Posted by Mike Thompson on July 30, 2013
And, they will be everywhere! The world is going to sensors in a big way. You currently interact with 50-100 daily. By 2020 this will be something like 1000 or so. Impossible you say. No, actually this is happening. Semico Research is estimating that 30 billion will be shipped in 2017. Welcome to your Brave New World.
Sensors are not new of course, they have been around and used in various applications for years. What is new is the level of processing that is taking place in sensors. The sensors of old were controlled by state-machines or 8-bit CPUs. In the past couple of years this has been changing rapidly because of the increasing complexity and merging of sensors to extract more meaningful information from the environment. This increased level of information has to be processed and this is being done with 32-bit processors that offer several orders of magnitude more performance than the 8-bit controllers of old. At the same time this new generation of 32-bit processor is comparable in size to 8-bit machines, so they offer the very low power consumptions and small areas that are required in sensors.
But, just having a small 32-bit processor isn’t enough. Because of their extreme low power and size limitations sensors are becoming highly optimized systems. Busing is eliminated. Hardware is merged into the processor pipeline. Peripherals are mapped into the processor with single cycle access. Specialized software and hardware functions are required. Efficiency at the system level is paramount. All of this takes longer to develop and as sensor systems get more complex, designers need an “SoC-Ready” sensor IP solution that helps them reduce their design and integration effort, lower their design risk and speed time-to-market.
Synopsys is bringing to market the industry’s first integrated, pre-verified hardware and software IP subsystem solution for a range of sensor control applications including smart sensors, sensor fusion and sensor hubs. Optimized to process data from digital and analog sensors for standalone applications, or for offloading a host processor, the subsystem enables more power efficient processing of sensor data. This complete IP subsystem solution consists of an ARC EM4 32-bit processor, the digital interfaces, analog-to-digital data converter (ADC) interfaces, hardware accelerators, a comprehensive software library of DSP functions and software I/O drivers. With Synopsys Sensor Subsystem designers can achieve a 40-60% savings on area and power while minimizing system latency because of the highly efficient system-level implementation that it offers. Even better the Sensor Subsystem is a full solution that is easily configured, so sensor systems can be implemented in hours and days, rather than weeks or months.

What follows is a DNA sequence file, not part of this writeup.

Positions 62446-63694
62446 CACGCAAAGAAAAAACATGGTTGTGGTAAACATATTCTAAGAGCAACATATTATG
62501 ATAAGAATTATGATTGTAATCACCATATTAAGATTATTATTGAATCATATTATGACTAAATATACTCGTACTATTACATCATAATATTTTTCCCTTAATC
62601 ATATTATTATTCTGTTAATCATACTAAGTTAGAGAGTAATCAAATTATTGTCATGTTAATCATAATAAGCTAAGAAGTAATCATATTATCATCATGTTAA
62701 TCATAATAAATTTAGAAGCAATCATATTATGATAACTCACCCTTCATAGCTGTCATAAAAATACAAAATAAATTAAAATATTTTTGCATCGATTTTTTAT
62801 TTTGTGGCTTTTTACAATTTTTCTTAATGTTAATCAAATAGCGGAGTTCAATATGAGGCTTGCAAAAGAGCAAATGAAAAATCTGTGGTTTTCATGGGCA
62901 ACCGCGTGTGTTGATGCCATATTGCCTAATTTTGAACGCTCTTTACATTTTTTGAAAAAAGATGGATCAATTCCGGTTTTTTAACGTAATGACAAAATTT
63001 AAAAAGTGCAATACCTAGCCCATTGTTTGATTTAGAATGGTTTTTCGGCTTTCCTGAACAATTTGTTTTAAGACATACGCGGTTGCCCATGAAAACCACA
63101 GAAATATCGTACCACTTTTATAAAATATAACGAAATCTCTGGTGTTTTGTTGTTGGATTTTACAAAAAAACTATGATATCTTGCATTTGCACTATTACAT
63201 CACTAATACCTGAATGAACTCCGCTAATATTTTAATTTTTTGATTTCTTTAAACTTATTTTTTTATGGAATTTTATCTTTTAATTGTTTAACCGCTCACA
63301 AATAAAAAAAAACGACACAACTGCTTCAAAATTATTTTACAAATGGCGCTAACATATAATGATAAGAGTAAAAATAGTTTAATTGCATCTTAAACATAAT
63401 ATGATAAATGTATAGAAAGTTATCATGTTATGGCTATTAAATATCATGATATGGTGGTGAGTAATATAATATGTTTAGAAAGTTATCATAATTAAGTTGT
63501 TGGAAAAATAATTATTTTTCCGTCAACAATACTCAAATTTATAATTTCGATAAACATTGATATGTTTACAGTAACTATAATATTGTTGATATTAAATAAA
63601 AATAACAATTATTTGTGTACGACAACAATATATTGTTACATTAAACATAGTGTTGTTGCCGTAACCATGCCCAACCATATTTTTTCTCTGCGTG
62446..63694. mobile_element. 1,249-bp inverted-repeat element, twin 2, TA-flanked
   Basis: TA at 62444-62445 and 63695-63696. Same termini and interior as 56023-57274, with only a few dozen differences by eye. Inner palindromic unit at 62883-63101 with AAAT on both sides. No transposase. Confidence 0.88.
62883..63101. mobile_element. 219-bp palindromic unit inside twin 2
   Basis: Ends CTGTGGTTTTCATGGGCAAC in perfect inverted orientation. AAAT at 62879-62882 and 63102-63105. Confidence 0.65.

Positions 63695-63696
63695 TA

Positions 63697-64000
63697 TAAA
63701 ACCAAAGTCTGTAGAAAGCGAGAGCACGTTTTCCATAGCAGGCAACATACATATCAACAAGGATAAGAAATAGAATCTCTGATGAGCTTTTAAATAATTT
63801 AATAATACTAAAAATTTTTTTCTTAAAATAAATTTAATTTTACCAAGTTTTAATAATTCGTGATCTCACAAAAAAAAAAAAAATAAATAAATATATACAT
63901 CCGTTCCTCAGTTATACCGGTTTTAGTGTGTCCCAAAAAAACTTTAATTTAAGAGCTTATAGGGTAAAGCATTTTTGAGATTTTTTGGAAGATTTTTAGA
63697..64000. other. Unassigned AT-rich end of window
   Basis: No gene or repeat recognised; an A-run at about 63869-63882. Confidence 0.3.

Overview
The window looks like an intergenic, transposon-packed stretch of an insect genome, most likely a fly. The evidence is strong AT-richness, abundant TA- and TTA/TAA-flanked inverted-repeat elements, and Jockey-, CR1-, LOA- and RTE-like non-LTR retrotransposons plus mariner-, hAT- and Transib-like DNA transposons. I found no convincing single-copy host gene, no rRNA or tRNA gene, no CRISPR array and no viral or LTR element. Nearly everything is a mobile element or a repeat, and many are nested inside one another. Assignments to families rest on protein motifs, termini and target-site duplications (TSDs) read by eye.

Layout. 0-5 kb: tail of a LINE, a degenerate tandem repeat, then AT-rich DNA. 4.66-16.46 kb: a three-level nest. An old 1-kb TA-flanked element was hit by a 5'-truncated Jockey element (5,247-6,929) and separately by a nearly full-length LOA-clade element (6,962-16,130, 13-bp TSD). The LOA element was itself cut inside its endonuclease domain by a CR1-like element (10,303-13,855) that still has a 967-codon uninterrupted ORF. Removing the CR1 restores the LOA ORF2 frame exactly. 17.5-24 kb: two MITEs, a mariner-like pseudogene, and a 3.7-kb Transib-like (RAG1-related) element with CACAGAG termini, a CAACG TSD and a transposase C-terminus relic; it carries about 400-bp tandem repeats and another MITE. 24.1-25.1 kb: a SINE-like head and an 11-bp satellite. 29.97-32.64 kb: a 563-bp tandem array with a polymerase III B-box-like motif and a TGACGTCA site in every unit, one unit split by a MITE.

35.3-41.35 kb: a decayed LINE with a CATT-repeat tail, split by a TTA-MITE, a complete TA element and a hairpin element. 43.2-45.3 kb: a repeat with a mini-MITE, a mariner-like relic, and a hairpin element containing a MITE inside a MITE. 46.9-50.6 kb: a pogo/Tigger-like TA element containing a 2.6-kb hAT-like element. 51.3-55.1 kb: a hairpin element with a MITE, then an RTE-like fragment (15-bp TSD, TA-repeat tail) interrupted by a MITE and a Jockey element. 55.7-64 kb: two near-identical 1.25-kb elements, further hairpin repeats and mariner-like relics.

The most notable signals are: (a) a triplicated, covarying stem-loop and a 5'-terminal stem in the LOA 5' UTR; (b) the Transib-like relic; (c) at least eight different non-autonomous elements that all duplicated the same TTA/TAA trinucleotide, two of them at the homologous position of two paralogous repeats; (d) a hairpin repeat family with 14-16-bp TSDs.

Applications in automobiles, mobile devices and the “internet of things” increasingly rely on sensors that give the ability to read and interpret environmental conditions such as pressure, temperature, motion, and proximity. The use of sensors will continue to increase as our connections into the digital realm become more seamless enabling us to routinely do things that seemed like science fiction only a few years ago.
I seen em’ and they will be everywhere.
At the age of 10 Mike begged his father to get him a computer. Never mind that at the time computers were the size of a large office and cost millions of dollars. Yes, Mike is no spring chicken and he didn’t get the computer, although his father did give him an abacus telling him that it would enable him to use the computer that he already had between his ears, which was not appreciated. Whether it was due to the trauma that resulted from using an abacus or just Mike’s love of anything electronic he has spent the last 30 years or so designing, building, and programming computers, microprocessors, and microcontrollers and developing applications that run on them. And his fascination continues with the definition of new processors and architectures in his search for the holy grail of computing: infinite performance at zero power consumption. Statistically speaking he is convinced it is just a matter of time.
Allen started in the ‘semiconductor IP industry’ before it was called the ‘semiconductor IP industry’. Back then, it was about ‘megafunctions’, ‘megablocks’ or MegaMacros™ (as trademarked by the pioneering UK IP company Allen was with… no, not that UK company). The biggest of these ‘mega’ things was an 8051! Today, of course, IP blocks are much larger and much more complex. And, it’s about the software, as well as the hardware. It’s also about working with a set of partners, sometimes called an ecosystem or community. Allen has been doing that for many years and is enjoying working with old and new friends on the ARC processor ecosystem.